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Moving Towards Multicultural Harmony Ibaraki Prefecture is working towards the realization of a society in which Japanese people ation and foreigners understand and respect each other's culture and customs, and can live together as members of the same communities. We call this tabunka kysei, or "multicultural harmony" (literally "multicultural symbiosis"). Along with the recent progress of globalization, a large number of foreigners have come to enter Japan for a variety of reasons, and as of year-end 2006, the number of foreigners living in Japan has surpassed two million. Ibaraki Prefecture has also had a 1.7-fold increase in the number of registered foreigners over the past 10 years, for a total of approximately 53,000 as of year-end 2006. The percentage of Ibaraki residents who come from abroad has risen to approximately 1.8%. This percentage is expected to continue to increase, as a result of factors including the declining Japanese population (due to the low birthrate) and an increase in foreign workers.

Number of registered foreigners, in 1000s

Japan (left scale)

Ibaraki (right scale)

Source: Ministry of Justice

Many of the foreigners living in Japan are based in Japan for the medium- or long-term, for reasons such as work or marriage. Furthermore, there are a large number of foreigners in Ibaraki involved with manufacturing, agriculture, and other industries as trainees and apprentices; foreigners in Ibaraki are active in a variety of industries that form the prefecture's backbone.

Registered foreigners by status of residence (as of year-end 2006)

Restrictions on work: 41.5% Other 20.1% Short-term Stay 6.1% Trainee 6.8% Long-term Resident 18.5%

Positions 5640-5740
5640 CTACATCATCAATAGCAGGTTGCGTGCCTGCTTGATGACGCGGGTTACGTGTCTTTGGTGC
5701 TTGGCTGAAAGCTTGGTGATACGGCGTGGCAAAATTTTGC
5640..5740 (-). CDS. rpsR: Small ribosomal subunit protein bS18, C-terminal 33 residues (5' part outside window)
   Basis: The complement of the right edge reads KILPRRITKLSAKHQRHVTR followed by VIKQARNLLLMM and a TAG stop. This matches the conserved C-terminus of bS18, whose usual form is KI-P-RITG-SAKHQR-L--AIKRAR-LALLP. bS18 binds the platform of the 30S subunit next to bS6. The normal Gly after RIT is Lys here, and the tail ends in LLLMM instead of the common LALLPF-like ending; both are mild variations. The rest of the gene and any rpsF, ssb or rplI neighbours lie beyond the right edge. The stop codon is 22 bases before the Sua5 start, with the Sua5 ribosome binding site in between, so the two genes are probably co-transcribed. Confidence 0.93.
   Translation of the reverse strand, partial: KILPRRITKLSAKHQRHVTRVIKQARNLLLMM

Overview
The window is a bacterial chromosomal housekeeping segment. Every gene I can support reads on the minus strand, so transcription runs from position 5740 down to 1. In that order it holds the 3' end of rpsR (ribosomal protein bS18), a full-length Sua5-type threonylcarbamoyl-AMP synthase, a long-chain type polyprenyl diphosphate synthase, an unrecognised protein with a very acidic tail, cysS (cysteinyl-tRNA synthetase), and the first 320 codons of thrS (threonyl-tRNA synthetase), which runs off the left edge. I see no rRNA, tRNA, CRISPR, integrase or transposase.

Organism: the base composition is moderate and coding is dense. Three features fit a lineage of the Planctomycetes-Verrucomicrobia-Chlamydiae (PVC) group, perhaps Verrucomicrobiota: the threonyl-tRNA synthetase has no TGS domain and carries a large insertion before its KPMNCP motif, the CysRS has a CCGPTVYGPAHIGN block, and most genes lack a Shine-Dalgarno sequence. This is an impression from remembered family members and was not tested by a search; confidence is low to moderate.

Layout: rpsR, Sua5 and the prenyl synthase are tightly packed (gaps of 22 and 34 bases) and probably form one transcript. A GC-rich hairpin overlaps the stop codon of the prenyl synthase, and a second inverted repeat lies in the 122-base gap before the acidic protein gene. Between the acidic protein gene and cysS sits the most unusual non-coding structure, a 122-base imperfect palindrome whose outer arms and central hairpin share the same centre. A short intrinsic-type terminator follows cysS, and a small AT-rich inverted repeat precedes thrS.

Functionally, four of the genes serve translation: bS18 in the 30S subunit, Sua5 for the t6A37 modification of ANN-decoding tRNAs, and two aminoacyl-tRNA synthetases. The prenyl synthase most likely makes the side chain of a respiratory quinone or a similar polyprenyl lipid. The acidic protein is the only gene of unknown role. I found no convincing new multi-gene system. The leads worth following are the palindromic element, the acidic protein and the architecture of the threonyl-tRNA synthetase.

No restrictions on work: 58.5%

Spouse/Child of Japanese National 17.6% Permanent Resident 16.4%

Designated Activities 8.5%

Special Permanent Resident 6.0%

Source: Ministry of Justice

Given these circumstances, it is important to aim for the realization of a society that's easy for everyone, including foreigners, to live in, and where everyone can exercise their abilities to the fullest. In other words, multicultural harmony--which is important both in terms of community-building, as well as in terms of Ibaraki's growth and the invigoration of its economy and society. As a first step towards that end, Ibaraki Prefecture ran a "Foreigners' Roundtable" for two years (fiscal years 2005­06 and 2006­07), made up of 10 foreigners living in Ibaraki, with the goal of getting government policies to reflect the opinions and needs of resident foreigners in the prefecture. The two Roundtables discussed the various problems and issues that face foreigners who live in Ibaraki, and collected their proposals into the following documents.

2006­07 Proposals (PDF) 2005­06 Proposals (PDF)

Next, we will take these proposals into consideration and work towards a realization of multicultural harmony. For details about our efforts towards this end, please see the following page.


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